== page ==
Potential problems?


10-Year Member
5-Year Member
May 13, 2008
My son is currently a high school junior and is just starting the application process. After reading through these threads, we have become concerned about three possible problems:

1) he was having severe headaches for several weeks this past fall. He went to an allergist (family friend) who eventually ordered a MRI. He was treated with some heavy-duty antibiotics for a severe sinus infection, which apparently solved the problem since the headaches ceased.

2) He broke his ankle Dec of 2006 playing basketball. Had three screws put in (orthopedic surgeon said it was a bit of overkill but he wanted to make sure everything healed exactly right). Rehabbed it and was playing basketball again with three months.

3) This is the big one. He was having back pain during basketball season this past year. Orthopedist decided to order an MRI in January (2008) which revealed a slightly herniated disc. The doctor felt like it was pretty minor and it was treated with physical therapy. My son didn't even have to sit out a game during basketball season (in fact, he played so well that he made the all-State second team). After physical therapy, my son was released from the orthopedist's care. He is now playing AAU basketball and says his back actually feels stronger than before (probably die to the PT and his continuing back exercises.)

Assuming he gets to medical exam point, should I assume that he will be disqualified and will need to try for a waiver? Should we take him back to the orthopedist before the medical exam so he can give us a current evaluation and include a letter in his records that the back is all healed and should not be a problem? Should I get a letter from his coaches before the medical exam that says that the back has not hindered his activity at all ? Or should we wait until after we're officially notified that he is disqualified?

Since he is in such good shape (and works so hard to stay in peak shape) and feels like he has totally healed, he was surprised (and disappointed) to read these threads and realize that this old injury could disqualify him (and he's sincerely regretting getting that back MRI). Any advice would be very much appreciated.

I'll start with the easy stuff first. The fracture with retained hardware should not be an issue as long as the hardware is not in a position where is could be easily injured. If he hasn't had any problems in over a year it shouldn't be a problem.

For the one time sinus infection, it will not be an issue, as long as it was only a one time issue. If he has chronic sinus infections (more than 2 a year for the past 2 years) it could possibly be an issue.

For the herniated disk. From DoDMERB's standpoint there is no such thing as "slightly". Its either herniated or not. It will be a disqualification. It will be difficult to obtain a waiver for a herniated disk. The possibility that it will get worse in the next 24 years (4 years of school and 20 years of service) is very high. The waiver authorities want to make sure that all applicants that go to the academies or ROTC programs will be as healthy as possible, for as long as possible.

Please do not take this post as saying that you should not apply. Waivers have been granted in the past for herniated disks. Not many, but it is possible, and you will never truly know the answer if you do not try. Also, getting the MRI done was the right thing to do for your son. If you had not gotten it done you would never have known about it, your son probably would have continued to play through the pain, most likely injuring it more. So do not beat yourself up over this.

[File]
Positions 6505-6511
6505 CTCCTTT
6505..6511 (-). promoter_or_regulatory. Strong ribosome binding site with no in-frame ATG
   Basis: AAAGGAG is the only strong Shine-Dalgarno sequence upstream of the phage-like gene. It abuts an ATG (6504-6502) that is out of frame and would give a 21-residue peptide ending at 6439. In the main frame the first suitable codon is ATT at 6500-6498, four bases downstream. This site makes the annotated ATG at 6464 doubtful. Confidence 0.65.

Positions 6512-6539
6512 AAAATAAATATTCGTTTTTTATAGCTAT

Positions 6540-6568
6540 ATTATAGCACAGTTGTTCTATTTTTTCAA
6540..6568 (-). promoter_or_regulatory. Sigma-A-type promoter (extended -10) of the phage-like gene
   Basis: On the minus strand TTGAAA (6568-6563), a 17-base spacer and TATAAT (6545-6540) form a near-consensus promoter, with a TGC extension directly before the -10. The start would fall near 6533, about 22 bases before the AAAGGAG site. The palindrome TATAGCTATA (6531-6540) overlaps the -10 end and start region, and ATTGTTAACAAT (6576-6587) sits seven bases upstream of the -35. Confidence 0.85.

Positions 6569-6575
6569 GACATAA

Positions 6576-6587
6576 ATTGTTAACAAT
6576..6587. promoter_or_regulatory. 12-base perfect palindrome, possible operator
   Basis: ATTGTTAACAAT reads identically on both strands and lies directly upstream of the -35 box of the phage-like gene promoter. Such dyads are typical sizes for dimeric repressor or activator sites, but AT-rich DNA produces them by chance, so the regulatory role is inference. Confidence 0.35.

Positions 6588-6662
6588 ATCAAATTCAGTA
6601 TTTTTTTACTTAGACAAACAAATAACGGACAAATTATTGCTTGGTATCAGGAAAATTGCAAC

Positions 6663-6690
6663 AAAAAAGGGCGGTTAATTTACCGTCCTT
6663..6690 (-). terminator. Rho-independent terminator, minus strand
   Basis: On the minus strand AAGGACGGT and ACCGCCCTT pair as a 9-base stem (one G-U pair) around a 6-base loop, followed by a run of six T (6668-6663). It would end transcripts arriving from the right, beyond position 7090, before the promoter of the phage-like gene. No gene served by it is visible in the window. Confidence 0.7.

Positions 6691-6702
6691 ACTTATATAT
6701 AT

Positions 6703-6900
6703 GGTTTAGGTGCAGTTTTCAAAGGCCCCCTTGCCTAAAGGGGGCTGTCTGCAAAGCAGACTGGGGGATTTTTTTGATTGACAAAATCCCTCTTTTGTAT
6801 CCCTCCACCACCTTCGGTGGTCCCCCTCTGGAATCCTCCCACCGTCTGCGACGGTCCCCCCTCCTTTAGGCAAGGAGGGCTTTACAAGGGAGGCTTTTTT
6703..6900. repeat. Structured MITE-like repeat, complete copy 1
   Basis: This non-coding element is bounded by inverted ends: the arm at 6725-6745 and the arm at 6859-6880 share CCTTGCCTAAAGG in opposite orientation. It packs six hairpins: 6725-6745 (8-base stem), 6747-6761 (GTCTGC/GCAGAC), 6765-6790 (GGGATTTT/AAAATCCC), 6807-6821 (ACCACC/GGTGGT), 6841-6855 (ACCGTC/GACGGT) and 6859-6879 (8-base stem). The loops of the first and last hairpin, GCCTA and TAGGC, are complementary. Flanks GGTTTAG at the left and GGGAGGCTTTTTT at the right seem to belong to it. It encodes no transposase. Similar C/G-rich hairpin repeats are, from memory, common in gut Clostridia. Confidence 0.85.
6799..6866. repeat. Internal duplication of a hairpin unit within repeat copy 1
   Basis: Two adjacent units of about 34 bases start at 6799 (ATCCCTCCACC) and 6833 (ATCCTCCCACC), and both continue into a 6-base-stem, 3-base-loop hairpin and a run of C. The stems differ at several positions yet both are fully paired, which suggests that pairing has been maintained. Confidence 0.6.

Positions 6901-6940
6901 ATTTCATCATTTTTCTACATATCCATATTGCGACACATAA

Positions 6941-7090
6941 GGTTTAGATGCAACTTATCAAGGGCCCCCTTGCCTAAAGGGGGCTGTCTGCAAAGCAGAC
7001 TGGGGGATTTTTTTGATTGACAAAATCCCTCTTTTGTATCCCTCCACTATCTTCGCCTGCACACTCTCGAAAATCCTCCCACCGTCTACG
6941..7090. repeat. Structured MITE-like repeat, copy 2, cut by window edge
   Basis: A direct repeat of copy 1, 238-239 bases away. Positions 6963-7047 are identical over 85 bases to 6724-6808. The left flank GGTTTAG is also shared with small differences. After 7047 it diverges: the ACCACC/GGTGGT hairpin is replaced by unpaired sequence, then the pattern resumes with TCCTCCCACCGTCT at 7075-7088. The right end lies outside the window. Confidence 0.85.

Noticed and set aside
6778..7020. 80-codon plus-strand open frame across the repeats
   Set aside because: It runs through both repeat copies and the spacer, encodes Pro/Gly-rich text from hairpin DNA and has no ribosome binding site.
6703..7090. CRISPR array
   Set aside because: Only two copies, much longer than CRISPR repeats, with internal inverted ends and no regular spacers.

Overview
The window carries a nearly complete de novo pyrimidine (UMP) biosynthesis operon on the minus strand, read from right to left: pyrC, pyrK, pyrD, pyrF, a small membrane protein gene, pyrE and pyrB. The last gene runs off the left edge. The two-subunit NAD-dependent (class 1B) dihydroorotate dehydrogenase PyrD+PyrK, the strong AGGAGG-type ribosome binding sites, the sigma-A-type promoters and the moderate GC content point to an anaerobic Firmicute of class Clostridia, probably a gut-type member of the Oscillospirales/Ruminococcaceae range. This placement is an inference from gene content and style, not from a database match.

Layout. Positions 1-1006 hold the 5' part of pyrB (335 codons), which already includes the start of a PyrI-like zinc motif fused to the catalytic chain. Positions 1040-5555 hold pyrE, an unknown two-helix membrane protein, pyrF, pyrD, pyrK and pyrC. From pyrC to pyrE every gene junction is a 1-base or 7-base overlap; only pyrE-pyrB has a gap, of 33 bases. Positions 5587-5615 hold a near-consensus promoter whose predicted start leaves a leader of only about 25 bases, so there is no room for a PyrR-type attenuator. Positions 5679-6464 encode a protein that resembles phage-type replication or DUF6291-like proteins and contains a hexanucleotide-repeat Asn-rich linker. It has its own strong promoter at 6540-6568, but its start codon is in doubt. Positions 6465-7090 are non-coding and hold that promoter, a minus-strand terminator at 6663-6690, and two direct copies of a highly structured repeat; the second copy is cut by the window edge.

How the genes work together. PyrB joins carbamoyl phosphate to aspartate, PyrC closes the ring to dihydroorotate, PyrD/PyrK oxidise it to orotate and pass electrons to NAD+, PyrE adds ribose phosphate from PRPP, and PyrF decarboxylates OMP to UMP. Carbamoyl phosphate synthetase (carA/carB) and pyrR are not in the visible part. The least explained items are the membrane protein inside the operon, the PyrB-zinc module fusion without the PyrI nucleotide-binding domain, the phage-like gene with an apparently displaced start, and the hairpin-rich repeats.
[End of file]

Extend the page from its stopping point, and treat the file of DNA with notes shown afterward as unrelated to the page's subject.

So what to do now. I would start by getting copies of all the medical records and physical therapy records for all the items you have listed here. Keep them on hand until DoDMERB requests them. You may want to consider having the orthopedic surgeon do an evaluation of the ankle and back. This is totally up to you as DoDMERB may see the evaluations, and still want another one.

Again, if this is what your son wants to do, by all means have him apply and go through the process. Just be honest with him, and make sure he has back up plans. As I stated before, you never know unless you try.

As always, if you have any other questions please feel free to ask away!!
Thanks for your response. You are right- I am absolutely beating myself up over the MRI. We're going to talk to his orthopedist ASAP about all this and get a very frank assessment in light of my son's service academy hopes. Looking to the future, do you agree, as I have seen written other places, that the chances of a waiver are higher if the candidate's qualifications are otherwise very strong? And will it help if we get everything in early?

Again, thanks. I'm sure we'll be back with more questions as we go through this process.
The admissions process is completely separate from the medical process. With certain programs the admissions office tells the waiver authorities who they need to look at (the applicants the admissions office feels will be getting an appointment). Other than that, the waiver authorities do not know how strong a candidate is.

You should initially concentrate on getting the admissions portion completed, but as I stated earlier, go ahead and get copies of all the medical records and have them on hand for when DoDMERB requests them. DO NOT SEND THEM IN WITH THE PHYSICAL EXAMINATION!!! Once you start the DoDMERB portion of the process you will want to get information in as soon as possible, but DoDMERB does not have any deadlines so you could also take your time.